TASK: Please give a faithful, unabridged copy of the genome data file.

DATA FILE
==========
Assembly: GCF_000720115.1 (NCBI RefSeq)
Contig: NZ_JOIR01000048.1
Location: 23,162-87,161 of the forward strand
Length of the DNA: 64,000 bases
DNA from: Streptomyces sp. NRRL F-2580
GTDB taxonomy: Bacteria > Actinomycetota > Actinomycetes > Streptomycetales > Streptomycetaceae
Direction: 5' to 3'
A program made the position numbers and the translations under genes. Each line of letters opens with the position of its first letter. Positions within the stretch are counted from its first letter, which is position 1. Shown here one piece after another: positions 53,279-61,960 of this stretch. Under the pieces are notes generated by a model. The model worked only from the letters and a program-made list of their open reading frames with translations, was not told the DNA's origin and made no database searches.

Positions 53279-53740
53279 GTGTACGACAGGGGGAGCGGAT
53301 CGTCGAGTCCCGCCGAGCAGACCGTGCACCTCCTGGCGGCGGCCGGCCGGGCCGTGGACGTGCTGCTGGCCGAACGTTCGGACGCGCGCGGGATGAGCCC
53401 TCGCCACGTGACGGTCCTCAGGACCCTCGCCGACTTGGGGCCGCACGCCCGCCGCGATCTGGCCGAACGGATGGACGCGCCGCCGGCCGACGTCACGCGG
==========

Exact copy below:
Assembly: GCF_000720115.1 (NCBI RefSeq)
Contig: NZ_JOIR01000048.1
Location: 23,162-87,161 of the forward strand
Length of the DNA: 64,000 bases
DNA from: Streptomyces sp. NRRL F-2580
GTDB taxonomy: Bacteria > Actinomycetota > Actinomycetes > Streptomycetales > Streptomycetaceae
Direction: 5' to 3'
A program made the position numbers and the translations under genes. Each line of letters opens with the position of its first letter. Positions within the stretch are counted from its first letter, which is position 1. Shown here one piece after another: positions 53,279-61,960 of this stretch. Under the pieces are notes generated by a model. The model worked only from the letters and a program-made list of their open reading frames with translations, was not told the DNA's origin and made no database searches.

Positions 53279-53740
53279 GTGTACGACAGGGGGAGCGGAT
53301 CGTCGAGTCCCGCCGAGCAGACCGTGCACCTCCTGGCGGCGGCCGGCCGGGCCGTGGACGTGCTGCTGGCCGAACGTTCGGACGCGCGCGGGATGAGCCC
53401 TCGCCACGTGACGGTCCTCAGGACCCTCGCCGACTTGGGGCCGCACGCCCGCCGCGATCTGGCCGAACGGATGGACGCGCCGCCGGCCGACGTCACGCGG